Birth characteristics and Wilms tumor in Minnesota
Article first published online: 21 NOV 2007
Copyright © 2007 Wiley-Liss, Inc.
International Journal of Cancer
Volume 122, Issue 6, pages 1368–1373, 15 March 2008
How to Cite
Puumala, S. E., Soler, J. T., Johnson, K. J. and Spector, L. G. (2008), Birth characteristics and Wilms tumor in Minnesota. Int. J. Cancer, 122: 1368–1373. doi: 10.1002/ijc.23275
- Issue published online: 21 JAN 2008
- Article first published online: 21 NOV 2007
- Manuscript Accepted: 4 OCT 2007
- Manuscript Received: 20 AUG 2007
- Children's Cancer Research Fund
- Wilms tumor;
- birth characteristics;
- childhood cancer;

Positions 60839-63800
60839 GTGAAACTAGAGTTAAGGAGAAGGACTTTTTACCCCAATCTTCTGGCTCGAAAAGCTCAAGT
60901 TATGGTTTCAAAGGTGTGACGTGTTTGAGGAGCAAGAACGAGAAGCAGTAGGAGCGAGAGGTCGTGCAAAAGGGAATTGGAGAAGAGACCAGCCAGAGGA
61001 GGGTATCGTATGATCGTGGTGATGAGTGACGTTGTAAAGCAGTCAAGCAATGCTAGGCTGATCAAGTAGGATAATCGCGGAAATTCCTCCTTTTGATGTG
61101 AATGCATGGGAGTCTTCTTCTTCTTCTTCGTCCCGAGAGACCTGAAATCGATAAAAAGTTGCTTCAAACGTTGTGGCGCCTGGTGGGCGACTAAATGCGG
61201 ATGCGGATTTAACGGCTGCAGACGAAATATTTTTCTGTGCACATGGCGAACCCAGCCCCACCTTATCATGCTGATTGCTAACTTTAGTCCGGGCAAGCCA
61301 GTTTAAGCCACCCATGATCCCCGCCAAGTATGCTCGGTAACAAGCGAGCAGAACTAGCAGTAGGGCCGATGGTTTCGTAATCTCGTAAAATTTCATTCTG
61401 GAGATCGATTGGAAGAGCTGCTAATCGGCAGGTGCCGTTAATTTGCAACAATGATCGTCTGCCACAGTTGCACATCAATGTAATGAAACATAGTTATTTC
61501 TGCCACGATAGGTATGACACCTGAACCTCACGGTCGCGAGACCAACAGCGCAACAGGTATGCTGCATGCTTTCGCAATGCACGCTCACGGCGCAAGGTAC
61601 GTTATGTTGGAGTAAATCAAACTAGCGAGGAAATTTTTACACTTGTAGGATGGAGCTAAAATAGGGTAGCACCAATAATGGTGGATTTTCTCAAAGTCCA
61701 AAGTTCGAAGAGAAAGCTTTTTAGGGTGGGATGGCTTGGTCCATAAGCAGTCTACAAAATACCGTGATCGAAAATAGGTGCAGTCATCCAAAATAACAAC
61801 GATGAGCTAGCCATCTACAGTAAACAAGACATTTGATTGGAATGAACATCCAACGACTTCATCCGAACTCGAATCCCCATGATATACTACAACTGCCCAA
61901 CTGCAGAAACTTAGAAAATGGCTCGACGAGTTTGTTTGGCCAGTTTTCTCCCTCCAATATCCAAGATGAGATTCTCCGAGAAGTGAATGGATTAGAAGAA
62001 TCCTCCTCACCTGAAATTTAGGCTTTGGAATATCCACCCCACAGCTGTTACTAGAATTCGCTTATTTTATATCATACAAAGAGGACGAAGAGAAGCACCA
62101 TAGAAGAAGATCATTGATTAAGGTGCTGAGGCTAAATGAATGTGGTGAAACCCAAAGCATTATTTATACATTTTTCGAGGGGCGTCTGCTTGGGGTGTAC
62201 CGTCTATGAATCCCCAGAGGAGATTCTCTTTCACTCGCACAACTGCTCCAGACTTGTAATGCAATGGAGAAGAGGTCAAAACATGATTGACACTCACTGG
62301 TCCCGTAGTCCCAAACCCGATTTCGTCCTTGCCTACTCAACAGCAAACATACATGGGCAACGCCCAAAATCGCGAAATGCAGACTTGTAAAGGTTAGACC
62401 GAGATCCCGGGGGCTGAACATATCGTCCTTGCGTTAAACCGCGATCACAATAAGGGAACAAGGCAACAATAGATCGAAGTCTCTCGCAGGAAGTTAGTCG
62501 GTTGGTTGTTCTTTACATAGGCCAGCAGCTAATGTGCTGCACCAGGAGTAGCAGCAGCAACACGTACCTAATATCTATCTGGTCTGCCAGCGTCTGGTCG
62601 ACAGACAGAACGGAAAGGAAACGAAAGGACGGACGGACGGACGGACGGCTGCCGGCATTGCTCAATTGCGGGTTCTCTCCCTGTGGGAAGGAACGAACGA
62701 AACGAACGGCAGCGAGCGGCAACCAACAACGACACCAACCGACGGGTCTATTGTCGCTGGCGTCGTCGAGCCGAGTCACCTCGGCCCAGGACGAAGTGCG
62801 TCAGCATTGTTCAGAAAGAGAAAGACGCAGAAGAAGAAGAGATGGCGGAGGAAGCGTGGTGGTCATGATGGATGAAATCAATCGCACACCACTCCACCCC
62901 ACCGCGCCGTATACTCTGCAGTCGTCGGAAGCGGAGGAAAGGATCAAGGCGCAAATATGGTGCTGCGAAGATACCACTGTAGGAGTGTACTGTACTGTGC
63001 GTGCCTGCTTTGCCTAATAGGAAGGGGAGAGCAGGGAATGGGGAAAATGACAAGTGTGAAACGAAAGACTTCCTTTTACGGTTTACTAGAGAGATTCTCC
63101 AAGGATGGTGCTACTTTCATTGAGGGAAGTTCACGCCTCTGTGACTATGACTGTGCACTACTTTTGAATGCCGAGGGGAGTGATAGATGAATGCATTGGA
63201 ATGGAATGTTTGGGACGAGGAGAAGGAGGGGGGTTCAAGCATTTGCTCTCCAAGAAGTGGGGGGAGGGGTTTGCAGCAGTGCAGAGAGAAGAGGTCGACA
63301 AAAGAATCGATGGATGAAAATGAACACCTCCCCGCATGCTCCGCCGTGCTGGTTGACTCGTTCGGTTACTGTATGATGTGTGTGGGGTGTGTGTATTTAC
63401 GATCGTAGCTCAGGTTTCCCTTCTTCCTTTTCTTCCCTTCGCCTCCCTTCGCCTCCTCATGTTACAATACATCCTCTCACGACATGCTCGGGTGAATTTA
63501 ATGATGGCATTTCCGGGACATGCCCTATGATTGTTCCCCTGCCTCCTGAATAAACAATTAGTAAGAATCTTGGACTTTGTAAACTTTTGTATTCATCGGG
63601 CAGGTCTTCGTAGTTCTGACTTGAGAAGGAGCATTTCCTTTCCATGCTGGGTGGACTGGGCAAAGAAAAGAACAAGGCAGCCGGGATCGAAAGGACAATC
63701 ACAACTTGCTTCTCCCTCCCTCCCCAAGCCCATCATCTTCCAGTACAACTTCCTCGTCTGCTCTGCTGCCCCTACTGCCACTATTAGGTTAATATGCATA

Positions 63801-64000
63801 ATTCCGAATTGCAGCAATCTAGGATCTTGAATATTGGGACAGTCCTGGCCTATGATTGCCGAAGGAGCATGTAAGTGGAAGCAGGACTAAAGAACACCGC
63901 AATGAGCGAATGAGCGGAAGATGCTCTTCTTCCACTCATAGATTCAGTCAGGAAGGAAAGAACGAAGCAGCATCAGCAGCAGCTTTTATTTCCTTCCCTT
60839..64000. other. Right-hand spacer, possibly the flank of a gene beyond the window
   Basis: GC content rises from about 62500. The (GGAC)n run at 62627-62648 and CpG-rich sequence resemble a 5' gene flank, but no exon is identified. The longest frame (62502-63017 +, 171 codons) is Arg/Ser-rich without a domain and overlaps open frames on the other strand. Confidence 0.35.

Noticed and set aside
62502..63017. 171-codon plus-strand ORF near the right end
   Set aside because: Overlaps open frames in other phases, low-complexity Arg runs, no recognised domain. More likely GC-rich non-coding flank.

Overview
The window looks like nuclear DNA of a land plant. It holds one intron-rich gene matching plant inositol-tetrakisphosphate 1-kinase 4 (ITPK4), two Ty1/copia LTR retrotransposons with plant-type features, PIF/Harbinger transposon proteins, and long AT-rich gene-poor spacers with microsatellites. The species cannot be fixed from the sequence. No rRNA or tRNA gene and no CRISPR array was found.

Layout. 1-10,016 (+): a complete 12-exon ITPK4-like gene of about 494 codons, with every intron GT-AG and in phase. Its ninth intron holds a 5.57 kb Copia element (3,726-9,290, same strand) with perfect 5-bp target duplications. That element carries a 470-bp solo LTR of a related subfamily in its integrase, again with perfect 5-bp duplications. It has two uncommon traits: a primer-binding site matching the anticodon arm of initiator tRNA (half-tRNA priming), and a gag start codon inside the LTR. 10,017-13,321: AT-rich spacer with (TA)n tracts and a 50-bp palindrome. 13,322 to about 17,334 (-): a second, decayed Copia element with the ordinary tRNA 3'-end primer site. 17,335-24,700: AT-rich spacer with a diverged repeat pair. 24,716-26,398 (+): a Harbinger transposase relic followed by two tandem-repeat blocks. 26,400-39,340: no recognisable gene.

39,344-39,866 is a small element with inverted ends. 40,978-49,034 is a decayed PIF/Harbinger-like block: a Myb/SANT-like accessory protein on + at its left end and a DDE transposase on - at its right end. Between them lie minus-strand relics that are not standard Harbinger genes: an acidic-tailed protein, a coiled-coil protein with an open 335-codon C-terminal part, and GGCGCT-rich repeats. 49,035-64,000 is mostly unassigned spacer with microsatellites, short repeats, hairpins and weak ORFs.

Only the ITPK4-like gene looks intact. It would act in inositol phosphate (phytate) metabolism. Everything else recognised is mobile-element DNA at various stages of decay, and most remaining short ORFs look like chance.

Wilms tumor (WT) is a childhood kidney cancer with the highest rate of occurrence before the age of 2. Since it is rare, previous research has been limited and few risk factors have been established. We used a case-cohort design to examine the influence of birth characteristics on occurrence of WT in Minnesota. A total of 2,188 cases of cancer diagnosed in children aged 28 days to 14 years from 1988 to 2004 were identified using the Minnesota Cancer Surveillance System (MCSS). For each case, 4 children were randomly selected from Minnesota birth records during 1976–2004, frequency matched on birth year. Thus, a total of 8,752 children comprised the subcohort for the study, who in this analysis, served as comparison to the 138 cases of WT. Study variables included parental demographics, maternal pregnancy history and conditions and health and conditions of the child at birth. Associations with WT were assessed using hazard ratios (HR) and 95% confidence intervals (CI) calculated from stratified Cox regression models. We found an increased risk of WT for children who were large for gestational age compared to those average for gestational age and for children with congenital abnormalities. There was also an increased risk for children with a birth weight > 4,000 g compared to those with a birth weight between 2,500 and 4,000 g. All other factors examined showed no association with WT. This study contributes to the mounting evidence that children with large size at birth have an increased risk of WT. © 2007 Wiley-Liss, Inc.